Sonata in G Major for Transverse Flute Op. 1 No. 5 HWV 363b (1726)

George Frideric Handel (1685-1759)

Program note written by Jacob Farmer

I. Adagio
II. Allegro
III. Adagio
IV. Bourrée Anglaise
V. Minuetto

Approximate Performance Time:
8 minutes

Intermediate Advanced – appropriate for advanced high school students and college undergraduates

Baker, Julius; Marlowe, Sylvia. HANDEL, G.F.: Flute Sonatas, Op. 1, Nos. 1, 2, 4, 5, 7, 9, 11. Handel, George Frideric, 1947. Naxos Classical Archives. CD.

Source Article:
GOULD, ALBERT OREN. “THE FLUTE SONATAS OF GEORG FRIEDRICH HANDEL: A STYLISTIC ANALYSIS AND HISTORICAL STUDY.” Order No. 6200607 University of Illinois at Urbana-Champaign, 1961. Ann Arbor: ProQuest. Web. 1 Oct. 2016.

George Frideric Handel, born in Halle, Germany in 1685, was a student at the University of Halle prior to locating to Hamburg in 1703 as the violinist, harpsichordist, and composer for the opera orchestra. He spent time in Italy developing his Italian musical style, then served as Kapellmeister to the future King of England (George I). While in London, he wrote his first Italian opera, Rinaldo. Handel’s literature is extensive, including operas, church music, secular vocal and choral music, orchestra music, chamber music, keyboard music, and oratorios, with the most famous oratorio being the Messiah. He is credited for creating the English oratorio, which combined musical elements of Italian operas with church-pleasing texts and choral arrangements. Handel composed many sonatas for violin, recorder, and the oboe and many of his flute sonatas are arrangements from this preexisting repertoire.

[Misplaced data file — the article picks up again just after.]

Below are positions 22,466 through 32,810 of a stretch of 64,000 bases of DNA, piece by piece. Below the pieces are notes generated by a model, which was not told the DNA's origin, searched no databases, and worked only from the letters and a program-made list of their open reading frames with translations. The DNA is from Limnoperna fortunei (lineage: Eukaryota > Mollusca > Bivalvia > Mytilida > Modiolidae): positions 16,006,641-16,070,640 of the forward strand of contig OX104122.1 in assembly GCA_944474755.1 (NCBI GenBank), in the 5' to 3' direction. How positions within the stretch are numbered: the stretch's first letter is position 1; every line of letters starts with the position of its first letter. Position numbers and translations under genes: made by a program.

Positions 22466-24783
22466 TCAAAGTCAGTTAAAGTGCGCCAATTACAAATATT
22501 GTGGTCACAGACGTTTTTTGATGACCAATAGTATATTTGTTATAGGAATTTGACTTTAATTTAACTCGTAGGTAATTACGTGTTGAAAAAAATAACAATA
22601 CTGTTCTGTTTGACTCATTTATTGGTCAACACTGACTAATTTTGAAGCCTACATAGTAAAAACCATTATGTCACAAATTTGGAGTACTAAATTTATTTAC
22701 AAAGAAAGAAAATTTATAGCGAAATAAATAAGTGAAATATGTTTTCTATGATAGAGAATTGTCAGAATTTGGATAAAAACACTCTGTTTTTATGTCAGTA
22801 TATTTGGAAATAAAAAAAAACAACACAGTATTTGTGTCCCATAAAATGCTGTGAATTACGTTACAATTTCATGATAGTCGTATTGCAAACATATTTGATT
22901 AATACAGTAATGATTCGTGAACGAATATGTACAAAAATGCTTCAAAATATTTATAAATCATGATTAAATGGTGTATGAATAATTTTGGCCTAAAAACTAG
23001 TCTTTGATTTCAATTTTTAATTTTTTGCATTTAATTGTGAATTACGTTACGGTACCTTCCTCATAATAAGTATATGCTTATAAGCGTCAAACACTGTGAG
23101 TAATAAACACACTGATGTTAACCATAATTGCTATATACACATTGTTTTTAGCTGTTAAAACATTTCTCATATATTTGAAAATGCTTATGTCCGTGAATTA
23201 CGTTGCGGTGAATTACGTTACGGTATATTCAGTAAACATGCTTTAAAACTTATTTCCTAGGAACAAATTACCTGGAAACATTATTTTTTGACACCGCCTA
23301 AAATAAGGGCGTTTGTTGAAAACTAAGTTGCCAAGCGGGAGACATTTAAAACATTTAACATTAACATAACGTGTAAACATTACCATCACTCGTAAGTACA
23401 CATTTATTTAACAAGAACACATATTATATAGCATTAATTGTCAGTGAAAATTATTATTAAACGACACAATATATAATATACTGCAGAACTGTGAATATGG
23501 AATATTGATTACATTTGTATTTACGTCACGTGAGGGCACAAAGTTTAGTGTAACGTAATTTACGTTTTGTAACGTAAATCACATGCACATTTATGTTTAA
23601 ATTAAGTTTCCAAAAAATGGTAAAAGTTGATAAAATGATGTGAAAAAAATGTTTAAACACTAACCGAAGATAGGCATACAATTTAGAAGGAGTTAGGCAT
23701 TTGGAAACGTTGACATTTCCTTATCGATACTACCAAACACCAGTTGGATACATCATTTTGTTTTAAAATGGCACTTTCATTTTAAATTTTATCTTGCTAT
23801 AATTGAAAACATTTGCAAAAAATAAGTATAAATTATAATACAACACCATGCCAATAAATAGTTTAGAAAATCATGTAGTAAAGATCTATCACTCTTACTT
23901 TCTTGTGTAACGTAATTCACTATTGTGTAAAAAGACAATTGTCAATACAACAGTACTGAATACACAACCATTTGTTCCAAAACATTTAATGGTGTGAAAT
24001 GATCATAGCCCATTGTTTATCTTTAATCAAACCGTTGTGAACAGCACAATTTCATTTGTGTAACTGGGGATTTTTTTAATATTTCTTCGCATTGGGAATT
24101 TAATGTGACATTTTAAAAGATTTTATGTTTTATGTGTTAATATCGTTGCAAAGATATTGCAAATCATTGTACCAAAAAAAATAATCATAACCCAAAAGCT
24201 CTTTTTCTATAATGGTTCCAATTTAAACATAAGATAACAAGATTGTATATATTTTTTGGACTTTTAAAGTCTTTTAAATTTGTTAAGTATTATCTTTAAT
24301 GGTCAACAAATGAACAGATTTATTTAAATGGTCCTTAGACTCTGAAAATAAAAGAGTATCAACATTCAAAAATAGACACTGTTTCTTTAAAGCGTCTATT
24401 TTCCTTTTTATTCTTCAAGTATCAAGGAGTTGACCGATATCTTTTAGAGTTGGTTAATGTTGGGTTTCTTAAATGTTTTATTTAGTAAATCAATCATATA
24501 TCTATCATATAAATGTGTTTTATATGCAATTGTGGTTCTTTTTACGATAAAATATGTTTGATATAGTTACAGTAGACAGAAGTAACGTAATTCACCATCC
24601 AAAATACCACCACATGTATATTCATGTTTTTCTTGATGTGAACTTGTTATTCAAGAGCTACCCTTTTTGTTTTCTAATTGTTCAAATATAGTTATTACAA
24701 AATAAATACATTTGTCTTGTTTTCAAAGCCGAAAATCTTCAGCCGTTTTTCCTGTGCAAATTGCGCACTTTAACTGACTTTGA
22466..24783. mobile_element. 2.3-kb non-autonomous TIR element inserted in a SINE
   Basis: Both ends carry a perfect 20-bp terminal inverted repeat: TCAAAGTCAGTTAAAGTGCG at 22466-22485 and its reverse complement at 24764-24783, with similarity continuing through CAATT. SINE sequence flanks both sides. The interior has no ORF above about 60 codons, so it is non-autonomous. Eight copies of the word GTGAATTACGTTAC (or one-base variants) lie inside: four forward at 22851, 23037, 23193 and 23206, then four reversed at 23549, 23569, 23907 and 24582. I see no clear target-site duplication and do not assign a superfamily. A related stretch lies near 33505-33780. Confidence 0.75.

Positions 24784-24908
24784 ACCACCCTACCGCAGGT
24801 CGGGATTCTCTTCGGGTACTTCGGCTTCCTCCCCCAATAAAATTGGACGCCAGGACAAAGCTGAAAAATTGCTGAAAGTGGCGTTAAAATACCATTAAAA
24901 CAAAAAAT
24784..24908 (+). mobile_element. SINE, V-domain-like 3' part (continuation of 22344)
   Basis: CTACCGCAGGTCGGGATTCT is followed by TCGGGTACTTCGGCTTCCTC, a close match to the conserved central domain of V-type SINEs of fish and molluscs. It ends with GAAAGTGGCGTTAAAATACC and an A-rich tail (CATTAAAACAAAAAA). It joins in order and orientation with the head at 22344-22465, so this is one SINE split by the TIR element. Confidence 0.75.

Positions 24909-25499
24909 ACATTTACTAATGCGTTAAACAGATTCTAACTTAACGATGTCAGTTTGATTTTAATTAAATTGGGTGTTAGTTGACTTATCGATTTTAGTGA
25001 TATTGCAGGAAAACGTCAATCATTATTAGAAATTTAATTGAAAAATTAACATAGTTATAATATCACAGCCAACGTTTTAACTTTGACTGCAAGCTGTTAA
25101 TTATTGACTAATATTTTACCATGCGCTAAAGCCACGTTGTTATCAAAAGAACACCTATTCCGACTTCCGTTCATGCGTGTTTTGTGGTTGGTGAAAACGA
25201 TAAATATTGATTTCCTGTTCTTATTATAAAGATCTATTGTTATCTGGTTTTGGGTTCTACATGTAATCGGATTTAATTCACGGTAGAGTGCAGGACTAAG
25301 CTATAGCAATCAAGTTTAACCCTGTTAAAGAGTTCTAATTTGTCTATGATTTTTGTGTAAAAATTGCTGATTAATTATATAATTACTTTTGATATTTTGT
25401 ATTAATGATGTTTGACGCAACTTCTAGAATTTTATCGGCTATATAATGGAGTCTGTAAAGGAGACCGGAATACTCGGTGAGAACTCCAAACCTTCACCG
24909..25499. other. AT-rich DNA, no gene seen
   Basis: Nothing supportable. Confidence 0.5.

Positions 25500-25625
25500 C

Piece Information:
His Sonata in G Major for Transverse Flute is an example of one of these arrangements. The piece was originally written as an oboe sonata in F major. This Sonata contains five movements: Adagio, Allegro, Adagio, Bourrée Anglaise, and Minuetto. Handel combines two styles of baroque sonatas: Sonata da Chiesa and Sonata de Camera. The first three movements follow the pre-1700 Sonata da Chiesa and the last two follow the new evolving style Sonata de Camera influence. Handel’s style of writing has brighter allegros and calmer adagios compared to J.S. Bach, along with merge of the French style dances of the Bourrée and the Minuetto. One of the most significant aspects of this piece is the performer’s use of ornamentation. Handel leaves that portion of creativity open, providing a little more than a skeleton for the musician to work with.